We often portray Mercury wearing golden winged shoes or sandals (talaria), a winged helmet or cap made from wool or leather (petassos), and a suitable purse or bag to hold his messages. He also carries the golden Caduceus, the winged staff with two snakes wrapped around it. In ancient times, this represented trade and commerce, but is now commonly epitomises medical organisations and hospitals, medicines and other places that heal the sick. He was formally venerated to symbolise the crops grown by the ancient rural farmers, and was celebrated by the Romans each year on 15th May, during the festival known as the Mercuralia. He was once considered the Roman protector of the important wheat trade and had a dedicated temple to worship him near the Circus Maximus in Rome from the beginning of the 5th Century B.C.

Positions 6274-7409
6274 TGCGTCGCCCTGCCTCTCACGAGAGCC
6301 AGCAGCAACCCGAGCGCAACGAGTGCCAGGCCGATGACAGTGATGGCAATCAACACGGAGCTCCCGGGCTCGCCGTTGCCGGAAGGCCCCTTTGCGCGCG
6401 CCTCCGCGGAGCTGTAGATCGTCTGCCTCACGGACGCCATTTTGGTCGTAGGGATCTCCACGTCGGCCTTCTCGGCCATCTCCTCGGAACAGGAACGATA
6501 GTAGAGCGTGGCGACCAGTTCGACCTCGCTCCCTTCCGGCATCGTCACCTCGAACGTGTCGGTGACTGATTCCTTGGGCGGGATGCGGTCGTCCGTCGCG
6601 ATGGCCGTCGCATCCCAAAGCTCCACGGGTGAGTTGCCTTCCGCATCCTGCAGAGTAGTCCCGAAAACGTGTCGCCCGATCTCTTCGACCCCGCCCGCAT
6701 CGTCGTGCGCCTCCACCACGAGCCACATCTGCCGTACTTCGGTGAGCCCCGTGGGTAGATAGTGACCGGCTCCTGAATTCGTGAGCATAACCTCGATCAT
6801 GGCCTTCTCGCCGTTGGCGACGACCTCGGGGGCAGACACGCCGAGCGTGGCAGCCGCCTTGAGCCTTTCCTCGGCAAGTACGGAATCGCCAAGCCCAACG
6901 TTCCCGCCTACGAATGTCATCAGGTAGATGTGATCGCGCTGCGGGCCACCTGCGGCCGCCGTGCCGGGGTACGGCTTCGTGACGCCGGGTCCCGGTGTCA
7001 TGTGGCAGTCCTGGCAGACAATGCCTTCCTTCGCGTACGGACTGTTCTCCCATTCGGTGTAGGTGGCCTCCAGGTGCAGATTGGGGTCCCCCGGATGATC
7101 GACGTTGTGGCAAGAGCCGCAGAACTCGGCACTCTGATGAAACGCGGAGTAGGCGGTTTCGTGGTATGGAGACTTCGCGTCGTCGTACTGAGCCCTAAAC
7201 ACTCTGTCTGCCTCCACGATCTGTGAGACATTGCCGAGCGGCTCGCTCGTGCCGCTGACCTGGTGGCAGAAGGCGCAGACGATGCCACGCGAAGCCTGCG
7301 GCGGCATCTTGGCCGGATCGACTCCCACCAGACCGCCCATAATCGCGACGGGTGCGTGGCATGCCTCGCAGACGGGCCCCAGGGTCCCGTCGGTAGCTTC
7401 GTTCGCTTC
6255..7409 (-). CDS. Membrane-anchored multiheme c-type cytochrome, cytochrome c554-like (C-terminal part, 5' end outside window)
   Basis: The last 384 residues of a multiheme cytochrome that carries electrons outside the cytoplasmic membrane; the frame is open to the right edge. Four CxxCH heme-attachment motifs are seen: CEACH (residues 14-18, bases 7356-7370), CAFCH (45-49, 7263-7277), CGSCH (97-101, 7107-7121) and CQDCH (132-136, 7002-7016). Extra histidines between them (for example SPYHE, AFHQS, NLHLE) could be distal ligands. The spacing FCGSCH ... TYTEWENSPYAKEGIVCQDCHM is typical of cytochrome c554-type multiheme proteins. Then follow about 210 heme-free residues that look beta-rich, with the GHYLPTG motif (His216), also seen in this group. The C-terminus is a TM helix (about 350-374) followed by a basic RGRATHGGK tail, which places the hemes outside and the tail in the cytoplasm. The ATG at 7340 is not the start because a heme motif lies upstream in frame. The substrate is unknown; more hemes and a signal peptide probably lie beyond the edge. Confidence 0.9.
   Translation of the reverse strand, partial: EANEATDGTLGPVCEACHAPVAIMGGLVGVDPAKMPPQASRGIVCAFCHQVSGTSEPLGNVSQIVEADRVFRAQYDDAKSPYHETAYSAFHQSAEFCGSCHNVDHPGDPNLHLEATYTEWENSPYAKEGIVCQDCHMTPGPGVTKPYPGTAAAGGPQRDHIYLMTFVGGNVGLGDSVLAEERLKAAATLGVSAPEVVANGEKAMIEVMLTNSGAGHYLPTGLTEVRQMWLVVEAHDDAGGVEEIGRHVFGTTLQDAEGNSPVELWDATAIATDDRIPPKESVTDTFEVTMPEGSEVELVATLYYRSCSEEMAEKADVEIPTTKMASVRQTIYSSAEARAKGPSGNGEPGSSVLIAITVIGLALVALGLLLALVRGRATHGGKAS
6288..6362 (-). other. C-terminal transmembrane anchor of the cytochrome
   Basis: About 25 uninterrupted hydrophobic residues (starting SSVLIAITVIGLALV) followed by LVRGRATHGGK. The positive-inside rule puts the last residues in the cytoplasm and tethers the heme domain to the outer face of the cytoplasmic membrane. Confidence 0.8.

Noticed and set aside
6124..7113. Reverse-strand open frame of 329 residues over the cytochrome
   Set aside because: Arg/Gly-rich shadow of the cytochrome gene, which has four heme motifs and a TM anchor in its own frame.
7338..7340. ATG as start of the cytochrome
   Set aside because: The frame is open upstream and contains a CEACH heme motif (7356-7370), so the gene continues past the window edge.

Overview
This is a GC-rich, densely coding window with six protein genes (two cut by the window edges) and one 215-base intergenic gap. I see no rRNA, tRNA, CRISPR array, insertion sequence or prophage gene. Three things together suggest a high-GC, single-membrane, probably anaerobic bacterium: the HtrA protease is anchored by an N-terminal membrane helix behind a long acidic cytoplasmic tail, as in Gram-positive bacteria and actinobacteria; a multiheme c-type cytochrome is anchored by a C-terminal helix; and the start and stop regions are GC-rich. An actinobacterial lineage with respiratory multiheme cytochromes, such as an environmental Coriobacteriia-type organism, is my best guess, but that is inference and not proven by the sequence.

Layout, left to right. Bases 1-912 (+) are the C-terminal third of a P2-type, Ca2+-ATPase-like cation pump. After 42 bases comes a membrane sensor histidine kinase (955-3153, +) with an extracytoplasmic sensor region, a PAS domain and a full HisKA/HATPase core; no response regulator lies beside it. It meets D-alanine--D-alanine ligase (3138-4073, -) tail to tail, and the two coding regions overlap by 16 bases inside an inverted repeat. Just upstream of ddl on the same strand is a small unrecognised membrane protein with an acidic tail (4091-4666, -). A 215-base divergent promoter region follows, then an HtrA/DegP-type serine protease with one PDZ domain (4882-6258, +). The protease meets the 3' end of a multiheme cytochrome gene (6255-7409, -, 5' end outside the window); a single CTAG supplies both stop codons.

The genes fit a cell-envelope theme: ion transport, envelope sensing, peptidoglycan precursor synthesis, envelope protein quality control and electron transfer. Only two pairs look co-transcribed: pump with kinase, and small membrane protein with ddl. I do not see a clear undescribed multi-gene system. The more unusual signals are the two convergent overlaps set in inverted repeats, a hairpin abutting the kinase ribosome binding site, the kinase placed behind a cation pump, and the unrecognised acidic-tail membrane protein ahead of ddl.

The first observational records we have of Mercury were made by the Mayan civilisation, who recorded the positions of the planet during the morning apparition of 733 BC. The first of Mercury evening sightings were given by the Mayans in 727 AD, where they calculated that the planet would appear in the exact some position once every 6 years 8.4 days or 2 200 days. However, the planet’s existence was known well before this. Ie. Around 2 200BC, the Sumerians, later followed by the Babylonians, named one of their gods after the planet.